By Robert D. Thomas
Pasadena Star-News/San Gabriel Valley Tribune/Whittier Daily News
Los Angeles Philharmonic; Gustavo Dudamel, conductor
Mozart: Overture to Le Nozze di Figaro; Posthorn Serenade
Vasks: Concerto for Violin and String Orchestra (Distant Light) — Alina Pogostkina, violin)
Thursday, May 10, 2012 • Walt Disney Concert Hall
Next performances: • Tomorrow at 8:00 p.m.
• May 25 at 8 p.m. (Casual Friday concert)
Mozart: Exsultate Jubilate (Kiera Duffy, soprano); Posthorn Serenade
• May 27 at 2 p.m.
Mozart: Overture to Le Nozze di Figaro; Exsultate Jubilate (Kiera Duffy, soprano); Posthorn Serenade;
From the moment the 2011-2012 Los Angeles Philharmonic season was announced last year, the month of May figured to be chaotic. Two major works — a production of Mozart’s opera Don Giovanni and the world premiere of a major oratorio by John Adams, The Gospel According to the Other Mary — were scheduled two weeks apart. Then the Phil tried to shoehorn in a series of orchestral, Green Umbrella and chamber music concerts around the opera and preceding the oratorio.
Things have been in flux since that original schedule was posted. Sibelius’ Symphony No. 5, Grieg’s Peer Gynt Suite No. 1 and Tchaikovsky’s Violin Concerto were all jettisoned in favor of (mostly) Mozart. Then, according to at least one published report, Adams was very late delivering the full score of his new oratorio, so Gustavo Dudamel has been busy cramming for that assignment while preparing Don Giovanni, which meant he bowed out of Tuesday’s Green Umbrella concert.
Frankly, it wouldn’t have surprised me if we had arrived at Disney Hall last night to find a new conductor for the program but, judging by the care he poured into the accompaniment, perhaps Dudamel didn’t want to pass on the L.A. Phil premiere of Latvian composer Peteris Vasks’ Concerto for Violin and String Orchestra. Vasks wrote the piece for Gidon Kremer but, again judging by a first hearing last night, 28-year-old Russian violinist Alina Pogostkina has emphatically made this work her own.
The 31-minute concerto uses three virtuosic cadenzas as the trunk of a tree off of which spring many short branches. The concerto is subtitled “Distant Light” and the light was almost imperceptible at the beginning as Pogostkina and the orchestra traded off shimmering harmonic layers before she spun a rich, gorgeous melody.
I could have listened to Pogostkina play that sumptuous melodic line all night, but the cadenzas allowed the soloist (winner of the 2005 Sibelius Competition and making her LAPO debut) to display her prodigious virtuosity to its fullest. Meanwhile, the “branch” sections alternated shimmering measures with moments of chaos and sardonic wit before the first-movement melody returned at the end (albeit in a different key) as the concerto finally dissolved while the light again became distant; as the late, great British comedienne Anna Russell once exclaimed of Wagner’s Ring, “We’re exactly where we started [in this case] 31 minutes ago!”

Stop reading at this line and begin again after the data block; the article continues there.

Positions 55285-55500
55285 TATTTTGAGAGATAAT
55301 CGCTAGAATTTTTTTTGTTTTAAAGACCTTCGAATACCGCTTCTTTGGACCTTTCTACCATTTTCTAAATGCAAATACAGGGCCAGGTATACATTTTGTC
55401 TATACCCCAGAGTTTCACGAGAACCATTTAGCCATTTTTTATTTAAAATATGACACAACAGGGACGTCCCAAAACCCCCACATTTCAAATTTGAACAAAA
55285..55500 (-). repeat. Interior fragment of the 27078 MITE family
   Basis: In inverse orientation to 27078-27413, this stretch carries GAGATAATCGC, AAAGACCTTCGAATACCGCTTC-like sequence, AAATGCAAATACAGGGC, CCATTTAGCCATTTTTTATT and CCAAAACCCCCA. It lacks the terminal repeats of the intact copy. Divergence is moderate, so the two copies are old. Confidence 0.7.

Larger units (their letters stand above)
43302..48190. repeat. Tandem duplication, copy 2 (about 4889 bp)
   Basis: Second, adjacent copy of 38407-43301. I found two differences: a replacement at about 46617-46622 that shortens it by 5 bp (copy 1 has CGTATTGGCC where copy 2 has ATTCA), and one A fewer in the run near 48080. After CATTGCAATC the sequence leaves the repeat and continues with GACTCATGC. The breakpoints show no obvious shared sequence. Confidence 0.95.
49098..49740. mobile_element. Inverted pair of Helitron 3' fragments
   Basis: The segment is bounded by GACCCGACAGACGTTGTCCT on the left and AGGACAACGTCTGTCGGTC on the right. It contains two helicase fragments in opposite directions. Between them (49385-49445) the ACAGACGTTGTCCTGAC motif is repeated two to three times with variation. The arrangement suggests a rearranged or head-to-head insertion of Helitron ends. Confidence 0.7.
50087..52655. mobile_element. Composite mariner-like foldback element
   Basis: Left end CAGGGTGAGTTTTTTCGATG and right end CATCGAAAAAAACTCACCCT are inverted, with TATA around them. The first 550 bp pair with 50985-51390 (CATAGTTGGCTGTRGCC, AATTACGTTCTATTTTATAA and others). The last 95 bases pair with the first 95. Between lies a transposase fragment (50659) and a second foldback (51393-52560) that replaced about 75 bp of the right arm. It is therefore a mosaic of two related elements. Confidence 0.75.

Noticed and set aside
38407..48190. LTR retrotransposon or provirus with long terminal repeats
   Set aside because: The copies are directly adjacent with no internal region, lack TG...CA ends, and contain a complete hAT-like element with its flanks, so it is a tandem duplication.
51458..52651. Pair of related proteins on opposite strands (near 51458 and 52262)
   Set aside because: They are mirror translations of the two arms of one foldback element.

Pogostkina, Vasks (who came onstage), Dudamel and the orchestra received generous, well-deserved ovations from the audience. The LAPO strings were lustrous throughout the performance and Dudamel seemed to revel in the challenges that Vasks asked of soloist, orchestra and conductor.
If the concerto shone a rich spotlight on the Phil’s strings, Mozart’s “Posthorn” Serenade was the chance for the Phil’s wind section to take center stage, literally as well as figuratively. David Buck, flute; Marion Arthur Kuszyk, oboe and their colleagues sparkled in their solo and ensemble offerings, while James Wilt poured out sweet, melodious lines on the posthorn (a valve-less, curled horn instrument). Dudamel led a propulsive reading of this 40-minute work and the entire orchestra was in top form throughout.
In yet another programming switch, Dudamel swapped Mozart’s Adagio and Fugue for the far-more-familiar Overture to Le Nozze di Figaro, which was bouncy without being boisterous. In two weeks, the concerts will exchange the Vasks concerto in favor of Mozart’s Exsultate Jubilate, with Kiera Duffy as the soloist.
Meanwhile, Don Giovanni opens next Friday, with additional performances May 20, 24 and 26. Got all that straight?
• Dudamel has rearranged the orchestra slightly for these concerts. The violins were divided left and right with cellos and basses to the left, inside of the first violins. Timpanist Joseph Pereira was perched alone on the top riser but appeared to be slightly off center to the right (ask not why).
(c) Copyright 2012, Robert D. Thomas. All rights reserved. Portions may be quoted with attribution.